About Sam Vance-Law
With his debut album Homotopia the Canadian songwriter Sam Vance-Law manages a gay manifesto and a musical marvel. Behind this bravado achievement is great musical talent, an impressive tenacity – and a little help from Get Well Soon.
Already his mother played the piano and the viola and also the little Sam began to learn with four violas and later the violin. His music teacher in Oxford discovered his voice and put him down in the choir. Over the years he has recorded 15 albums with the Choir of New College Oxford. There have been tours throughout Europe and five rehearsals a week. But even though Sam Vance-Law was born out of a musical education bourgeois household, Pop was definitely present in this childhood. "My dad loved the Talking Heads and my mother listened to Annie Lennox. But for me it was the music of my parents, while classical music was mine."_
And that’s just the unique selling point of Sam Vance-Law: classic as a rebellion, revolt the other way around – that’s the way it can be. Only exception: The Beatles. "When I was eleven or twelve, I was a huge fan and could not imagine that there could be anything better than the Beatles. But that was actually the only pop band I ever heard or knew."
Anyway, despite the years in the choir, music has long been a hobby for Sam Vance-Law: "I would have liked to become a violinist, but with the best of my will I could not imagine practicing six hours every day – and you just have to do that, if you want to do it in the classical subject to something." So he continued to make music and enrolled after graduation in Edmonton first for English literature.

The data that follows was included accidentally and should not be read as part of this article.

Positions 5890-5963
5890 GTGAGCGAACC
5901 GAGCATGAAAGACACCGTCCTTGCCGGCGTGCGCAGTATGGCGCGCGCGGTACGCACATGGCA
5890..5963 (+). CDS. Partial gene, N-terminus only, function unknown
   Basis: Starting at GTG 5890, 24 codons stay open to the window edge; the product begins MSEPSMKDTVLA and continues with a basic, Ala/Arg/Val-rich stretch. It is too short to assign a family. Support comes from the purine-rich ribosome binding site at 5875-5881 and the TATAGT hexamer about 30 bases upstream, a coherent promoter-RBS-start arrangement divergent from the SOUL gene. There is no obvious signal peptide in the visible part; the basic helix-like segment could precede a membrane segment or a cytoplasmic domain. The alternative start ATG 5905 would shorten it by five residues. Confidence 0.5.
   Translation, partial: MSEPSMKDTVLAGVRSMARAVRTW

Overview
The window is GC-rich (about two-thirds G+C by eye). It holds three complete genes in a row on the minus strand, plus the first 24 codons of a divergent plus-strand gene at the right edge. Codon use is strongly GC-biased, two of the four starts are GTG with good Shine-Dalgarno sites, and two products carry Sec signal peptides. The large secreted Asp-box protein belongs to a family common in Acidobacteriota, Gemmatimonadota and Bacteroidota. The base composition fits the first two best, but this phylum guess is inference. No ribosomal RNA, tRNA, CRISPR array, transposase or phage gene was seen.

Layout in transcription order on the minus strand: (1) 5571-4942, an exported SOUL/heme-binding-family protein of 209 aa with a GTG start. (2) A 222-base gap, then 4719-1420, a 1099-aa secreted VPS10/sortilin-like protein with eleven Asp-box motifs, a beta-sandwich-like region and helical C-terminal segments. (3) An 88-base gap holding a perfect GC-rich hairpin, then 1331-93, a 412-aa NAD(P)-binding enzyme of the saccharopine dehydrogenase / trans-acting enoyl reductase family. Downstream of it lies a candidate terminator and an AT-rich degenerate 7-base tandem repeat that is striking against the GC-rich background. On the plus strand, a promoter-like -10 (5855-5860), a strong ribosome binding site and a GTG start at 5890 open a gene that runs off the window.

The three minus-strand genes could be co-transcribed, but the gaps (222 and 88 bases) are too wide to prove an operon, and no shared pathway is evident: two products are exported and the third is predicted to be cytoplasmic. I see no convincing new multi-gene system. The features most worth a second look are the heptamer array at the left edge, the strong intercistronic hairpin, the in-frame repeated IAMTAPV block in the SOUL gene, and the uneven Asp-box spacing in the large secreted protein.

And that’s where it popped off: "From middle school onwards, I had come to know more and more people who spoke with similar seriousness about their favourite bands and albums as I did about the works of classical music. My classmates in Edmonton sometimes played in bands, I got interested." From now on, everything went pretty fast: About his new friends, one of them was the songwriter and musician Mac DeMarco, he played with their bands and finally caught fire. So Sam discovered pop as a stage musician. "There was a party and I wanted to go there. The bands of my friends played at these parties and at some point I just got involved."